Preferred embolic compositions for catheter delivery to the vascular site include a biocompatible solvent, a biocompatible polymer and a contrast agent.1-8, 14 The biocompatible solvent is miscible or soluble in blood or other body fluid and also solubilizes the biocompatible polymer during delivery. The biocompatible polymer is selected to be soluble in the biocompatible solvent but insoluble in blood or other body fluid. The contrast agent is selected to permit the physician to fluoroscopically visualize delivery of this composition. Upon contact with the blood or other body fluids, the biocompatible solvent dissipates from the embolic composition whereupon the biocompatible polymer precipitates in the presence of the water insoluble contrast agent and embolizes the blood vessel.

The use of vascular embolization, by itself, in the treatment of solid mass tumors is complicated by the fact that, upon embolization of the blood vessel feeding the tumor, alternative vascular routes can be generated by the tumor which continue to feed the tumor.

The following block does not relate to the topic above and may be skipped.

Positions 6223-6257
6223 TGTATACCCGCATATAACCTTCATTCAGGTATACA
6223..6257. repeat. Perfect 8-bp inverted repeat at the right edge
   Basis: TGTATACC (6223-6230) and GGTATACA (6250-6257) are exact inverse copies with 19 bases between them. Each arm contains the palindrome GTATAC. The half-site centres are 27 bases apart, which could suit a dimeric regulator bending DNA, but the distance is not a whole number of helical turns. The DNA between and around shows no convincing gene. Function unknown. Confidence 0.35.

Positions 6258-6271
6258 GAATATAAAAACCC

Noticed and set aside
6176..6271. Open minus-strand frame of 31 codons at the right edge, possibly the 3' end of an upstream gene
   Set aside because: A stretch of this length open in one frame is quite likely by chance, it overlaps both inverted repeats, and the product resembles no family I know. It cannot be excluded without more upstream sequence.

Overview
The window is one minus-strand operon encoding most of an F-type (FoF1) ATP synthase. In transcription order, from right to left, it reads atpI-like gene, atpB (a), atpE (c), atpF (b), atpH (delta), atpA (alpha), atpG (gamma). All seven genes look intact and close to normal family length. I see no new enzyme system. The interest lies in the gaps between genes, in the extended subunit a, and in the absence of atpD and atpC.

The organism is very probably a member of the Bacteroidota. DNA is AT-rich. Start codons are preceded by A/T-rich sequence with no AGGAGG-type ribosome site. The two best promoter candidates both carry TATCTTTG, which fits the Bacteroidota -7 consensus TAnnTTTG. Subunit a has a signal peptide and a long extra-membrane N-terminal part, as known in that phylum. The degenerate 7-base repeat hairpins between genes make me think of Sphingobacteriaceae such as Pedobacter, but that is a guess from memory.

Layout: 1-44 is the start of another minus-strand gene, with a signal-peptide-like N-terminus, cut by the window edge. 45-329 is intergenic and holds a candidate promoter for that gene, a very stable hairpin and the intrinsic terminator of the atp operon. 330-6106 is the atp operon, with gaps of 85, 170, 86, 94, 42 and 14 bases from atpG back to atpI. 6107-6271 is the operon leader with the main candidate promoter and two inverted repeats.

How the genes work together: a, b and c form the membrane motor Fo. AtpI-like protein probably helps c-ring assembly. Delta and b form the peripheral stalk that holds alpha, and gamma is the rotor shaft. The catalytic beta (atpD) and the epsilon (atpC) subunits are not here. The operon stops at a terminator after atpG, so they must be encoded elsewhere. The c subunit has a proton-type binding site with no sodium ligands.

Another example of embolization techniques in the treatment of solid mass tumors is termed “chemoembolization” which combines the use of intra-arterial high-dose chemotherapy with obstruction of the tumor vascular bed to provide a two-prong attack on the tumor.17 The chemotherapeutic agent leaches from the deposited embolic agent to provide prolonged exposure time of the tumor to the chemotherapeutic agent and the embolic agent adds an ischemic component to enhance tumor necrosis. One example of this technique includes the placement of particulate carriers with chemotherapeutic agents bound to microspheres or contained in microcapsules (e.g., liposomes) at the vascular site.

However, the chemotherapeutic agent is susceptible to migration and systemic delivery in vivo with potential side effects in the patient.

In view of the above, there exists a continuing need to improve the treatment regimens for therapeutically treating solid mass tumors and, in particular, in vivo treatment of such tumors.

SUMMARY OF THE INVENTION

This invention is directed to novel embolic compositions comprising a radioactive agent which are delivered e.g., to the vascular site, as a fluid and which solidify in vivo to form a solid, coherent mass. In a preferred embodiment, these compositions are employed in novel methods to embolize blood